Minnesota Point: Duluth’s Hay Fever Haven and Summer Resort

In the early half of the 20th century Duluth was often promoted as a haven for those who suffer from hay fever. Such is the case with this postcard of a trolley car on Minnesota Point, mailed Aug. 23, 1912 — 110 years ago today.

The text on the front reads:

9119. Minnesota Point “Duluth’s Far Famed Hay Fever and Summer Resort.” A Strip of land seven miles long forming our wonderful harbor, Duluth, Minn.

The names aren’t easy to read on the postcard, but it looks like Mr. H. P. Peterson sent it from Superior to Mr. C. J. Campbell in Butte, Mont. The message is also not easy to decipher, but basically it reads:

Dear Sir, I write to let you know that I have moved back to Superior. I left the key with the lady in the (???) Mrs. Hoyt.

5 Comments

Nick

about 1 month ago

Always impressed with your ability to read olde timey cursive.

Mike Creger

about 1 month ago

Henry P. Peterson was editor of Superior's Norwegian newspaper, Tidende from 1896 to 1901. He took a government job as a factory inspector and later an assessor. The paper was a big backer of Robert LaFollette, the progressive Republican who became governor of Wisconsin in 1900. It is rumored that Peterson enjoyed the benefits of that support by taking a government job.

I couldn't find anything about Peterson in the 1912 range, aside from some essays he wrote in the Tidende in 1909. C.J. Campbell was editor of a paper in Whitehall, southeast of Butte, started in 1911. The Jefferson Valley News became the Whitehall News and Campbell sold it in 1915.

Perhaps the two editors were plotting a newspaper adventure in 1912 and it didn't pan out. Or they were friends from editor circles and he just left town before he could say goodbye.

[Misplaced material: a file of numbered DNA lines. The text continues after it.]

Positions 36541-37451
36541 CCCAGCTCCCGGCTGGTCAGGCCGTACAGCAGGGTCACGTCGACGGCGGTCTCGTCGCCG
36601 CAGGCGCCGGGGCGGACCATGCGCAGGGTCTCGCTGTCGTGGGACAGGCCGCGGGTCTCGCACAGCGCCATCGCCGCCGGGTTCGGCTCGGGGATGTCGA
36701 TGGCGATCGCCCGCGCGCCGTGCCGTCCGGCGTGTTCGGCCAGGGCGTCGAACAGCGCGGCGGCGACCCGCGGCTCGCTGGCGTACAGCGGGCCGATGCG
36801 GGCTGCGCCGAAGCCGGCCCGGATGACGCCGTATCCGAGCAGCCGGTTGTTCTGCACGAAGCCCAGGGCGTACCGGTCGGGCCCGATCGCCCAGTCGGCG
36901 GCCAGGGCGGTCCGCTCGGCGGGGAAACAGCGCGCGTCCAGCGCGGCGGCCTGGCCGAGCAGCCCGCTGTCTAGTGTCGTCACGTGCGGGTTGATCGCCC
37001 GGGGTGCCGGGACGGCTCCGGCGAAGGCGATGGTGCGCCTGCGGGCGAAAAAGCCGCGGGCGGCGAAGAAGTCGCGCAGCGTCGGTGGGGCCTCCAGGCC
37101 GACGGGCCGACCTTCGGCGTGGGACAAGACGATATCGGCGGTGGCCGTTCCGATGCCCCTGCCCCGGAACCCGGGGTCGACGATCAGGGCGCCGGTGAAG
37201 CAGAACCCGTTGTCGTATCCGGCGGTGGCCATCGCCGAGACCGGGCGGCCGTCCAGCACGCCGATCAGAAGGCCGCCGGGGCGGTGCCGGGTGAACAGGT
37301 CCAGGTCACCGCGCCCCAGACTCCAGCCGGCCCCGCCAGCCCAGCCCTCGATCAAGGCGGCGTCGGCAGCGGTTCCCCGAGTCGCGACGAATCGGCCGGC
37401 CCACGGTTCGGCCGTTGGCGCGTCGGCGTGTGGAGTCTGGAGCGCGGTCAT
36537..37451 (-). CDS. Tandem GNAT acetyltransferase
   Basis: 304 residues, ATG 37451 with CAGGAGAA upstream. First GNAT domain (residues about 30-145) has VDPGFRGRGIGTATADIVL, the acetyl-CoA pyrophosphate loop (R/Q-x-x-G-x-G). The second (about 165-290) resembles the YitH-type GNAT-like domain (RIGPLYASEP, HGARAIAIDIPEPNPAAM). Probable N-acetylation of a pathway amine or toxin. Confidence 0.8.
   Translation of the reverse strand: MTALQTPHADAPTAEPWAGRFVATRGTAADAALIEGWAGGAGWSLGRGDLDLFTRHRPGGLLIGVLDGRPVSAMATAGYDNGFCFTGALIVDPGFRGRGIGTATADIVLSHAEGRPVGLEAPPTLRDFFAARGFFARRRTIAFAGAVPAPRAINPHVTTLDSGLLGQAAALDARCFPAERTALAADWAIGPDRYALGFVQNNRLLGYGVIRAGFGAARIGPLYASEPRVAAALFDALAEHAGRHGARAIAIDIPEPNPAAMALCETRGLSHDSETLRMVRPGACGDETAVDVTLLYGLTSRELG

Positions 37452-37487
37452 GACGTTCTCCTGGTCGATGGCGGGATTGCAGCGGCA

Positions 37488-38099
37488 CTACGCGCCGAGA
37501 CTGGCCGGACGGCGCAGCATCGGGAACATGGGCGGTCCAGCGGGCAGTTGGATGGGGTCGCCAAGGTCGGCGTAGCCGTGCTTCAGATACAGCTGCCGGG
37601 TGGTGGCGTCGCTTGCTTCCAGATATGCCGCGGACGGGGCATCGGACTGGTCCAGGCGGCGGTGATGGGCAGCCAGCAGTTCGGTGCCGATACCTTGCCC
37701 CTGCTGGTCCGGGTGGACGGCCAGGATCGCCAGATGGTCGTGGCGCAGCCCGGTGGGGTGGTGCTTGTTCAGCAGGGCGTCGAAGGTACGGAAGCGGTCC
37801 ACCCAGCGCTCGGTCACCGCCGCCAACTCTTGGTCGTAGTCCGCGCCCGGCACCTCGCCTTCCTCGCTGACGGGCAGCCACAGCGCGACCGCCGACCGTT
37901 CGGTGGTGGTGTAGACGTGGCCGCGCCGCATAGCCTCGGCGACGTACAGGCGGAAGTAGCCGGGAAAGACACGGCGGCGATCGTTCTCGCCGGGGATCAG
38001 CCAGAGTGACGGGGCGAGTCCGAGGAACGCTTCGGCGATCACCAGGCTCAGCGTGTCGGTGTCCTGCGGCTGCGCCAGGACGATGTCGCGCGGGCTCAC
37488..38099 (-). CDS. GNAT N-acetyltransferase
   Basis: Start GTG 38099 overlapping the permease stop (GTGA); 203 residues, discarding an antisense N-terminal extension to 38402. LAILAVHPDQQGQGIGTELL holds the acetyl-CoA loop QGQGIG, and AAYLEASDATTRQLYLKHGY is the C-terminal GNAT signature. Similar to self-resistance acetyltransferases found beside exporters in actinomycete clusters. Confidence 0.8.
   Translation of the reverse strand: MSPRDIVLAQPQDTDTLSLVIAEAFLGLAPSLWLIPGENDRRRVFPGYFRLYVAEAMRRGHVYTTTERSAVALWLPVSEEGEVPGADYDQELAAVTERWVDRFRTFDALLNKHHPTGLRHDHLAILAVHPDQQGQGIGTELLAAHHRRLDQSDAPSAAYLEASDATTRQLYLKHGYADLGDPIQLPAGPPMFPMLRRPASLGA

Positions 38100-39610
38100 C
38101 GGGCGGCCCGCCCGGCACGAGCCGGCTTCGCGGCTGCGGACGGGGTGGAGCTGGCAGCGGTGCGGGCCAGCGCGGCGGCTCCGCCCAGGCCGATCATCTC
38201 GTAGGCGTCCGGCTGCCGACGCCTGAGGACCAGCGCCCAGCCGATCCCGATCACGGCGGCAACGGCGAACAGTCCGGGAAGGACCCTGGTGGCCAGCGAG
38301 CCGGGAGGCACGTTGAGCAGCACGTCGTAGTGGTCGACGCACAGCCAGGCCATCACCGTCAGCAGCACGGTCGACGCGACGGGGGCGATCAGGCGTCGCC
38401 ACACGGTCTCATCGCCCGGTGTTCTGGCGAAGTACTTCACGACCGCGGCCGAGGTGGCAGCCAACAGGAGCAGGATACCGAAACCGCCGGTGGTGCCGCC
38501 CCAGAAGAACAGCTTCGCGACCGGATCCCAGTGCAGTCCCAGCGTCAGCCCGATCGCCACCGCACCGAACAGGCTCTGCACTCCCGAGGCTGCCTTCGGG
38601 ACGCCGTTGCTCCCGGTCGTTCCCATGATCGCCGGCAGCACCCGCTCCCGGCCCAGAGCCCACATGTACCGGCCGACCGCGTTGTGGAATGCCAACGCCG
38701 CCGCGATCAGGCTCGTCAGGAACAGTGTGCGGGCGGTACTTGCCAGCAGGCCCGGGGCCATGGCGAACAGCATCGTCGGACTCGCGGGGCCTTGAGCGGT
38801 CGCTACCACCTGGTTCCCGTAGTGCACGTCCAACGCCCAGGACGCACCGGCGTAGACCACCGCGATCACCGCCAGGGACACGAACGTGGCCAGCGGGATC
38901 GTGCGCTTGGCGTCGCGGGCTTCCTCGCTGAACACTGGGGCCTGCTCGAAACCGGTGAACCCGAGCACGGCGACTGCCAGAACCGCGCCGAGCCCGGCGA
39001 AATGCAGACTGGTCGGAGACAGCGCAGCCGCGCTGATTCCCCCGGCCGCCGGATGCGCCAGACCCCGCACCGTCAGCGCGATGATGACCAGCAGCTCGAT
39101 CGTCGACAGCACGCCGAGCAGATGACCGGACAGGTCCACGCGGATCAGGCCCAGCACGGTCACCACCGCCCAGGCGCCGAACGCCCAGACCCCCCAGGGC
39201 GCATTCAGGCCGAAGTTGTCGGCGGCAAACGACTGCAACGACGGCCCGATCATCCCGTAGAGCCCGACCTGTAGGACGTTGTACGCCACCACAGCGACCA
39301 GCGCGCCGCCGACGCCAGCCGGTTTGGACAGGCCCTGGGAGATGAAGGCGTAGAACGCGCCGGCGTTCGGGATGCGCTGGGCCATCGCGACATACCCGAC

Ghist1

about 1 month ago

He appears in the Superior City directory fairly often before 1930, always at 2611 Banks Ave. Here is his listing from 1916.
  

Matthew James

about 1 month ago

I somehow convinced myself that I could decipher the sloppy word on the postcard by searching for historical hotel/boarding houses in Butte, Montana. I learned some interesting things about the history of Butte, but did not find a convincing match. 

As one final attempt, and as a way to give myself an excuse to stop looking, I sent an e-mail to the person whose blog kept coming up in my searches: buttehistory.blogspot.com.

He responded immediately. No clear answer about that one word, but a little extra information about Mr. Campbell. And also kind of nice to know that people in other cities have similar historical hobbies. Here is his reply:

Hello - your best shot will be with the Butte Archives. They could check the 1912 city directory for Mrs Hoyt, which might show which place she ran. You are correct, there are dozens of places, and they get listed under Hotels, Furnished Rooms, and Boarding Houses. I have the 1910 directory and checked, but did not see anything starting with B, and an "i" and H in the word (I'd decipher the name as Berihes). But such lodgings changed names frequently. I can add that in 1910 the addressee, Clarence T. Campbell of 1055 West Gold Street, was a clerk for Lutey Brothers grocery stores.

Paul Lundgren

about 1 month ago



Here's a zoomed in and cropped image with the fuzzy word, to better help people obsessing over it. Looks to be something like Berihes or Besikes or something.

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